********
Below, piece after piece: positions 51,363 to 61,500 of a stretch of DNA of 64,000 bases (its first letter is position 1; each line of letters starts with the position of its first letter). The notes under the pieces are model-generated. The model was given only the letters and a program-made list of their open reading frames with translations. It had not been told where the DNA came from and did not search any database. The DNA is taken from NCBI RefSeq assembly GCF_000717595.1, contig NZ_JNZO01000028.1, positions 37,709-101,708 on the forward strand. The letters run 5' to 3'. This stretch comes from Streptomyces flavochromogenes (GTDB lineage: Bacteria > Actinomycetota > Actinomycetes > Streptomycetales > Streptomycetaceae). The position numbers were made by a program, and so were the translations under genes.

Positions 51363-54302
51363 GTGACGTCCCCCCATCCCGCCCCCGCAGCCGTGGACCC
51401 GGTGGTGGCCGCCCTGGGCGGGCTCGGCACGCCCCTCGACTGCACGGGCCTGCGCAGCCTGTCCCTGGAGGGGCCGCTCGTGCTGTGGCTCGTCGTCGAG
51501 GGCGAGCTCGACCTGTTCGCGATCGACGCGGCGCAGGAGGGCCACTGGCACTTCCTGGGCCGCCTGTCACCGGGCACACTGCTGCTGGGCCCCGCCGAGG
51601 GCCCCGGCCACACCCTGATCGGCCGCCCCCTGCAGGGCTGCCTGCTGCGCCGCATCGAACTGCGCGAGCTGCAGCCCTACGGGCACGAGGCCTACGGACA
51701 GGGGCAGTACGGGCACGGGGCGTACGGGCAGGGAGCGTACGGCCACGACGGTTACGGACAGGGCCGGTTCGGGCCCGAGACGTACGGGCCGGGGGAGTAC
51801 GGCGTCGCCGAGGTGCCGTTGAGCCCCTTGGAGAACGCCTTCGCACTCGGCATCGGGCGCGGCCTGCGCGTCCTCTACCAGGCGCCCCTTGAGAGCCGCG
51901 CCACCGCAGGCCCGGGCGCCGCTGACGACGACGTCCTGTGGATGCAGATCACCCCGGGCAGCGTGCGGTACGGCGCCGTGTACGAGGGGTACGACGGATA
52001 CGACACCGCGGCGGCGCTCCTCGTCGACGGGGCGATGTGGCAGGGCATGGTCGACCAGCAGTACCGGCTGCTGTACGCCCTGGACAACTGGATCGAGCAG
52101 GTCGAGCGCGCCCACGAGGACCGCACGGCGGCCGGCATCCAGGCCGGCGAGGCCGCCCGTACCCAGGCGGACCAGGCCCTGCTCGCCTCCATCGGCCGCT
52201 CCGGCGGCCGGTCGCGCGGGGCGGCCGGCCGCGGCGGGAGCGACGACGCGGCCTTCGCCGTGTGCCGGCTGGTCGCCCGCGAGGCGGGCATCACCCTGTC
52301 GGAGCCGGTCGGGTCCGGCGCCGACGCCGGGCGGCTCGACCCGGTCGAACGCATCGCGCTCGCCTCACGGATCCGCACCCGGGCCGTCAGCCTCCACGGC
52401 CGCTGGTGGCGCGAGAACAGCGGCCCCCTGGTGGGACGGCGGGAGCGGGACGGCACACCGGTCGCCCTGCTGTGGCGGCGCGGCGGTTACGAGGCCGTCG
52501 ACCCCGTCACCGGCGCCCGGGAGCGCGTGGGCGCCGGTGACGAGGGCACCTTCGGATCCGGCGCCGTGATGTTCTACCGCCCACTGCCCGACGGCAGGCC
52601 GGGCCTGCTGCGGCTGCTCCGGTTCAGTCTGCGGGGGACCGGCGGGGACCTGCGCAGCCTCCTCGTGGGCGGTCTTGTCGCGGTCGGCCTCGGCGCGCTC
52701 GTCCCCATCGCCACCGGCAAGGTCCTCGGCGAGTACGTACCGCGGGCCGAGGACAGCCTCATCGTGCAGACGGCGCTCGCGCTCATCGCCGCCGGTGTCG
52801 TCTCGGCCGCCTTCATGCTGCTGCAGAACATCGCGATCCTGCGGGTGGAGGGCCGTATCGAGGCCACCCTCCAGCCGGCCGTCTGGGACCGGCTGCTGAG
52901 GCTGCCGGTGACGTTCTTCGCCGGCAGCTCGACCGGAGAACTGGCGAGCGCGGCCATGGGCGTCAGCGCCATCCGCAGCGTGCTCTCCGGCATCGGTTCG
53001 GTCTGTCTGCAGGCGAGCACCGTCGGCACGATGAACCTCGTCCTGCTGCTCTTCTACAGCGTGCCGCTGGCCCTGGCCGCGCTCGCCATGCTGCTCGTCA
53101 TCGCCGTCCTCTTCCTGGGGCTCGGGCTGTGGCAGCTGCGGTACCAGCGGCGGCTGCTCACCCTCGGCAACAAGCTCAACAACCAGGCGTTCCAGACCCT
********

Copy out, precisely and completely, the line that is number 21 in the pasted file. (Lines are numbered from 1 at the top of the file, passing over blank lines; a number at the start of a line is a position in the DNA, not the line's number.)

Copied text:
53101 TCGCCGTCCTCTTCCTGGGGCTCGGGCTGTGGCAGCTGCGGTACCAGCGGCGGCTGCTCACCCTCGGCAACAAGCTCAACAACCAGGCGTTCCAGACCCT